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Times of Change

School for Field Studies research targets TCI fisheries.

By Amanda Greenstein, Kathy Lockhart, James Squires, Clarence Stringer and Heidi Hertler,
School for Field Studies Center for Marine Resource Studies, South Caicos

On the island of South Caicos, freediving is not a sport, but a way of life. Located along the western margin of the Columbus Passage (also known as the Turks Island Passage), “The Big South” is the fishing capital of the Turks & Caicos Islands (TCI). South Caicos is fringed by a diverse marine environment with over 350 fish species and nearly 50 species of coral. The diversity and health of island, coastal and ocean habitats — including mangrove, seagrass, coral reef, sand banks and deep open ocean — contribute to the value of TCI fisheries and tourism, either directly or through the ecosystem function that they perform.

Queen conch (Stombus gigas) has been harvested from the shallow turquoise waters of the Caicos Bank since the first indigenous people, the Lucayans, arrived on the Islands as early as 750 AD and found conch to be an excellent food source. Historically, the waters surrounding the Islands were also teeming with Caribbean spiny lobster (Panulirus argus), hiding within coral crevices.

Lobster fisherman in South Caicos

Prior to the 1950s, lobster were caught from a wooden dinghy, with fishers peering through glass buckets to spot the target dens from the surface and using “bully nets” to corral the lobster out of their hiding place. The catch was then brought back to a wooden sailing sloop, where it was stored for up to a week before returning to port for offloading. This method was used until the mid-1950s when the emergence of mask, snorkel and fins revolutionized the fishery and put freediving in the limelight.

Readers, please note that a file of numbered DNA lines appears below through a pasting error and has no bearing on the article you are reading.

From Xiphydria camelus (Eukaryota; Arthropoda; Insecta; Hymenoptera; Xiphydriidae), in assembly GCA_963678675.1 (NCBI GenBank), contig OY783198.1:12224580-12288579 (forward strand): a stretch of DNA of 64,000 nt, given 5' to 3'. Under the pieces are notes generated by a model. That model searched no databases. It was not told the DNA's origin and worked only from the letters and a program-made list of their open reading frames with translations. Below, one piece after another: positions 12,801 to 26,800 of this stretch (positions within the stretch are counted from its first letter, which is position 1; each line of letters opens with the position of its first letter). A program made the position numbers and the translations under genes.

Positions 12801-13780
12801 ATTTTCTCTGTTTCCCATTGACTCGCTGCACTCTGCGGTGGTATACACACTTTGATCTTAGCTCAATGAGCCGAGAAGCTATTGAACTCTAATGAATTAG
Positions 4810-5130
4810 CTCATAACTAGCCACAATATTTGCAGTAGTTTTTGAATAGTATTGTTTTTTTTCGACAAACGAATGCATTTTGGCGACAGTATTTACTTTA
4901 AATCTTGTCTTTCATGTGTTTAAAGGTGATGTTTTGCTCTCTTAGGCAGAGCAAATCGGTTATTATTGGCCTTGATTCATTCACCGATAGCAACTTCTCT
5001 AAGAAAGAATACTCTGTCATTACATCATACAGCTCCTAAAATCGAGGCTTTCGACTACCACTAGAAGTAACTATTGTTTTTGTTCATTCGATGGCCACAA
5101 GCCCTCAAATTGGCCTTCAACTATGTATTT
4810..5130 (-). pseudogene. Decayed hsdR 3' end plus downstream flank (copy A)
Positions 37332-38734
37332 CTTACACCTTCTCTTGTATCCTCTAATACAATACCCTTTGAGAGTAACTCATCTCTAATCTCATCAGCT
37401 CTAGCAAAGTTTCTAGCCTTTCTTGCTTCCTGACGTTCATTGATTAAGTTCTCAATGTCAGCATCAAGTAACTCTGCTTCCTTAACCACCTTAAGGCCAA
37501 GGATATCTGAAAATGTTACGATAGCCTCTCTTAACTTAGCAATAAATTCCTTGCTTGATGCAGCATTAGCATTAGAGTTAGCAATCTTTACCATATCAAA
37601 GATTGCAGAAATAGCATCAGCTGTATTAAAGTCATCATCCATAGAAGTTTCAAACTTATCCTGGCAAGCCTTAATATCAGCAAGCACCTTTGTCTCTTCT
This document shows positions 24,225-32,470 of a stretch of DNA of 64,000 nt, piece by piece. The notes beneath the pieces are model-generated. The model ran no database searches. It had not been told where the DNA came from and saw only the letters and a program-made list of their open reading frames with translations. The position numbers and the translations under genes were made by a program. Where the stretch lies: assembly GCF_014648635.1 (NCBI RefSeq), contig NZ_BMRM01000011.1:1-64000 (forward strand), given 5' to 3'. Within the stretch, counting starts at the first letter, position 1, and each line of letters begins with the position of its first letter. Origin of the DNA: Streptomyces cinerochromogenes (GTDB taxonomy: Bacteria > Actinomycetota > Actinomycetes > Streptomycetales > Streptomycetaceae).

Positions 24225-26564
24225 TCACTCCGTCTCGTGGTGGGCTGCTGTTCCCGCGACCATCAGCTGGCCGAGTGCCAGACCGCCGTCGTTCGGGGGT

With the onset of freediving, fishers were able to fish deeper waters that were previously inaccessible. It was not until the collapse of the salt industry in the 1960s that fishing for conch and lobster became paramount to the local economy, especially on South Caicos. Fishers would locate a lobster den from the surface while snorkeling, dive down, use a hook attached to a pole to catch the lobster, remove the lobster from the hook with their other hand and continue to hook more lobster, all on a single breath!
By the early 1980s, as technology advanced, fiberglass boats with high horsepower engines allowed fishers to find thriving lobster grounds that were further from port, yet still allowed them to be able to return to sell their catch to processing plants on South Caicos by the end of the day. Over the past ten years, fishers have landed an average of 600,000 lb (272 mT) of lobster each fishing year in all of the Turks & Caicos, making it the most valuable fishing industry in the Islands. The majority of this catch is processed on South Caicos and shipped to the United States to support the growing demand for seafood.

Annual lobster catch in the Turks & Caicos Islands

While South Caicos has seen the likes of world-renowned freediver, Jaques Mayol, today it’s the fishers who make their living freediving. Just after sunrise on South Caicos, in a timeless tradition, fishers can still be seen fueling up their boats and collecting their fishing gear to head out for a full day on the water. As everywhere, fishing is highly dependent on weather conditions. Strong winds not only make for a rough boat ride but also cause the water to be “muddy” or turbid. Still, boats can be seen leaving the dock six days a week, with Sundays the only day off. Despite the conch season being 273 days (typically October 15 to July 15) and the lobster season being 243 days (typically August 1 through March 31), weather conditions typically allow fishing less than 15 days per month. This decreases significantly as the season progresses both because of weather and catch availability. Catch also changes from lobster-dominated to a mix of lobster, finfish and conch.